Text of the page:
A short history lesson…
After the successful publication of Scouting for Boys in 1908, Baden-Powell answered the demand of the boys of Great Britain and founded the Boy Scout Movement. In those early days, Scouts were grouped in Patrols and when a couple or more Patrols worked together and found themselves a Scoutmaster they became Au Scout Troop. In 1916 the Wolf Cubs were started for the younger brothers of the Scouts and they were formed into Wolf Cub Packs. Two years later, yet another section was formed for the older Scouts called Rover Scouts.
Although there was quite frequently a loose connection between the three sections, because they were connected with the same church or used the same meeting place, each ‘unit’ was practically independent with little or no cohesion or collaboration.
This often meant that if a Cubmaster and Scoutmaster had a difference of opinion, the Cubs who were due to become Scouts were no doubt advised to join another Troop! Today the disadvantages of this arrangement are obvious, but in the early 1920s it was accepted!
This all changed in April 1927, when it became apparent that some form of continuity would be advantageous, and a revolutionary proposal was made at the Open National Conference in Bournemouth to form units for organisational purposes. The proposal was received with such enthusiasm that it was implemented from 1st January 1928. There were lots of suggestions for a name and these ranged from Post, Squadron and Tamasha, to B.-P.’s suggestion of ‘Clump’ (meaning, designation for a group of halbadiers, spears men and archers). But after consideration the Imperial Headquarters General Purpose sub-Committee decided on the less romantic, but more practical term, Scout Group. And so was born the family of the Scout Group we know today.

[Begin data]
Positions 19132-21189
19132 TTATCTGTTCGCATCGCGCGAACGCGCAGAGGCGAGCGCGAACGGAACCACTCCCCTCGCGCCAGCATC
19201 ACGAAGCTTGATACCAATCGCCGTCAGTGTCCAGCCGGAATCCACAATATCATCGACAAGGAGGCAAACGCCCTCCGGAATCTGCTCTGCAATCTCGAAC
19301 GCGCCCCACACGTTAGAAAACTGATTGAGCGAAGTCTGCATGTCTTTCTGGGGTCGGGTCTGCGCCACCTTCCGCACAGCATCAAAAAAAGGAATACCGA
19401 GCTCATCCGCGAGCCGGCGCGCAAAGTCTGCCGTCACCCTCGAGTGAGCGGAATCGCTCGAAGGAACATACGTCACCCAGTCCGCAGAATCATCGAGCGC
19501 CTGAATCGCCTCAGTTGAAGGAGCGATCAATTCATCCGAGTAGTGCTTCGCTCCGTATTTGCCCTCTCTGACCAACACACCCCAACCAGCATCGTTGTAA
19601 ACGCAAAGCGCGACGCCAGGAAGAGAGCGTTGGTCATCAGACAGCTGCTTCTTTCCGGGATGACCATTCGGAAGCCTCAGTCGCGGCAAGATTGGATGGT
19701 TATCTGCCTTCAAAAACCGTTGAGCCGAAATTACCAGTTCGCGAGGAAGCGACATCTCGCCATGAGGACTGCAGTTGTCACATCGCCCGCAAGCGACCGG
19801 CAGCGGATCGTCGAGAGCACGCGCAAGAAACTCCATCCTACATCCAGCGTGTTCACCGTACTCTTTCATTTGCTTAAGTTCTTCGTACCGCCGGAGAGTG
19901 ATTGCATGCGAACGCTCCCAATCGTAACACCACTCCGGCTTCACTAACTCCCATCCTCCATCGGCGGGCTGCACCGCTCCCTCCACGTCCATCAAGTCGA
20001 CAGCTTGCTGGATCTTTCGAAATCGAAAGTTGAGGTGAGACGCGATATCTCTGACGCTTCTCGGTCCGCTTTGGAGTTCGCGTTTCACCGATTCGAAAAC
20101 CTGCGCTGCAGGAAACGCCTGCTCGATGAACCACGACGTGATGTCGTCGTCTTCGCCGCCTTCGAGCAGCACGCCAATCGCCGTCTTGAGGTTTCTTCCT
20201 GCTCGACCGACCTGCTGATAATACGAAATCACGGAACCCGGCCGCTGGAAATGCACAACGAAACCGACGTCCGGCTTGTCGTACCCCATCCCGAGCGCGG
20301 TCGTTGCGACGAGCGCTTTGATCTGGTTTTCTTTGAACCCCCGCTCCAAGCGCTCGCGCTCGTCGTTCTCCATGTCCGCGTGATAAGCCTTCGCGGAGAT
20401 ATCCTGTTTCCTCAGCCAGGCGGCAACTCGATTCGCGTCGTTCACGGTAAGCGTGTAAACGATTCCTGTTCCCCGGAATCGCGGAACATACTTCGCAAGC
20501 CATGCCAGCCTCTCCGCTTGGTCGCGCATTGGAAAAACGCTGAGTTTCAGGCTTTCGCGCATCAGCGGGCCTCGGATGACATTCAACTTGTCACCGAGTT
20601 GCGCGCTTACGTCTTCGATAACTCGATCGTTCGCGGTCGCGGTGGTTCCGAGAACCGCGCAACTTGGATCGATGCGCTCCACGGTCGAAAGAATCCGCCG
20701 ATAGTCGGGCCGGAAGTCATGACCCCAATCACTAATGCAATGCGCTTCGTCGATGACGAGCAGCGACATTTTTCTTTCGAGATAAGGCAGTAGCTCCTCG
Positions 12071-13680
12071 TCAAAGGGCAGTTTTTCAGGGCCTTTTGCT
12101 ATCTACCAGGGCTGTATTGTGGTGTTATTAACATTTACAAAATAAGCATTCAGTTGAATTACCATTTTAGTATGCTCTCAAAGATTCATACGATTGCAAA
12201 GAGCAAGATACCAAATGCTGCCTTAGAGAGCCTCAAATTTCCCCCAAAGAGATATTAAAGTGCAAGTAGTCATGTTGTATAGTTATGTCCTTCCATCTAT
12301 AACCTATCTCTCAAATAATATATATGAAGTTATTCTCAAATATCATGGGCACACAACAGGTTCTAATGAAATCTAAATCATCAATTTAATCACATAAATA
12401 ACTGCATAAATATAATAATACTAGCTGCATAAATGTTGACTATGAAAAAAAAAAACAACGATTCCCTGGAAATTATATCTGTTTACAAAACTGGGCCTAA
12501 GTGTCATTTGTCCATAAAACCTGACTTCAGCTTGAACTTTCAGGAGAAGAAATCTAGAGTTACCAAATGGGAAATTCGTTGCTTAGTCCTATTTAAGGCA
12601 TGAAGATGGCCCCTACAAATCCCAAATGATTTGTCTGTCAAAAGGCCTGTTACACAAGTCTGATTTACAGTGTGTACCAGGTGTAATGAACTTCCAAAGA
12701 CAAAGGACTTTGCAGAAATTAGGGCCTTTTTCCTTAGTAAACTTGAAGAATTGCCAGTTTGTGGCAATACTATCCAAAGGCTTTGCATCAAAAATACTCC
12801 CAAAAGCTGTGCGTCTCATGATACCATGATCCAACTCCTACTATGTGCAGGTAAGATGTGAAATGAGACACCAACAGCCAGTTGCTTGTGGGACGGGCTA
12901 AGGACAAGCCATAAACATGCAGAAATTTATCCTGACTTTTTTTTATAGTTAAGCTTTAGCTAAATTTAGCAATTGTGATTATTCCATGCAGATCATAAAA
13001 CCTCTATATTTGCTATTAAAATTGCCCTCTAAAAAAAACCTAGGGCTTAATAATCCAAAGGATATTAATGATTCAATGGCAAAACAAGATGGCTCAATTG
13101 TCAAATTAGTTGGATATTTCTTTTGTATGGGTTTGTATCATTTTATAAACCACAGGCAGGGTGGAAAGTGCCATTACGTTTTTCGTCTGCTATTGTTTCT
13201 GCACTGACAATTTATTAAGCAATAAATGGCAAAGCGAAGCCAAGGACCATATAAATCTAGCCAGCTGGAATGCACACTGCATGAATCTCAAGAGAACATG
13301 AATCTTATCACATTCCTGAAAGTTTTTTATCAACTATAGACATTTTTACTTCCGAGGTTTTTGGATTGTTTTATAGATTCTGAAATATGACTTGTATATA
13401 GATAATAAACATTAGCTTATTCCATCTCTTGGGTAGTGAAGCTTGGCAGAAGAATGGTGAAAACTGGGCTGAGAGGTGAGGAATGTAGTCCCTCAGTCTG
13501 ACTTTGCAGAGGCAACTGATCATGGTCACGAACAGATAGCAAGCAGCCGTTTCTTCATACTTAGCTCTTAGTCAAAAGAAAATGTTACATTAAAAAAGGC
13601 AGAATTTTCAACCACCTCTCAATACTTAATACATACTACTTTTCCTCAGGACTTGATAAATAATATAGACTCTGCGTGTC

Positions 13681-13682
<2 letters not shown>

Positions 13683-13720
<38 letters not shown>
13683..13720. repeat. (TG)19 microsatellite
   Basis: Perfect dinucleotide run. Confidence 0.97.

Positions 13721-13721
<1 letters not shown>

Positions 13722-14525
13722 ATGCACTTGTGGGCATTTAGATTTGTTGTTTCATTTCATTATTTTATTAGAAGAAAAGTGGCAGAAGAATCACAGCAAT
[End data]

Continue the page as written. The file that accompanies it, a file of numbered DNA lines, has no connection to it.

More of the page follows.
Scout Groups today
A Scout Group comprises of one or more of our younger sections. These being a Beaver Scout Colony, Cub Scout Pack or Scout Troop. Groups can have any mixture of sections and some groups have more than one colony, pack or troop. All Scout Groups are encouraged and supported to have at least one of each section. Additionally, a group may also include one or more Group Scout Active Support Units and an Explorer Scout Unit may also be attached to a Scout Group.
Some groups may have special circumstances which limit the range of provision they offer but as a general guideline, all Scout Groups should aim to cater for the whole 6 to 10½ age range.
The purpose of the Scout Group is to:
- Provide functional units through which the design and delivery of the youth programme can be best achieved;
- Foster a family spirit;
- Support the adults that work in each section of the group, ensuring they have the equipment and resources they need to plan and run quality programmes for their members;
- Provide channels for communication within the group, the district and county;
- Provide opportunities for youth members and adults to make decisions and take responsibility;
- Ensure that our members (6 to 10½), feel confident and happy about moving from one section to another as they progress through the Movement.
In short, the Scout Group is a structural mechanism that works.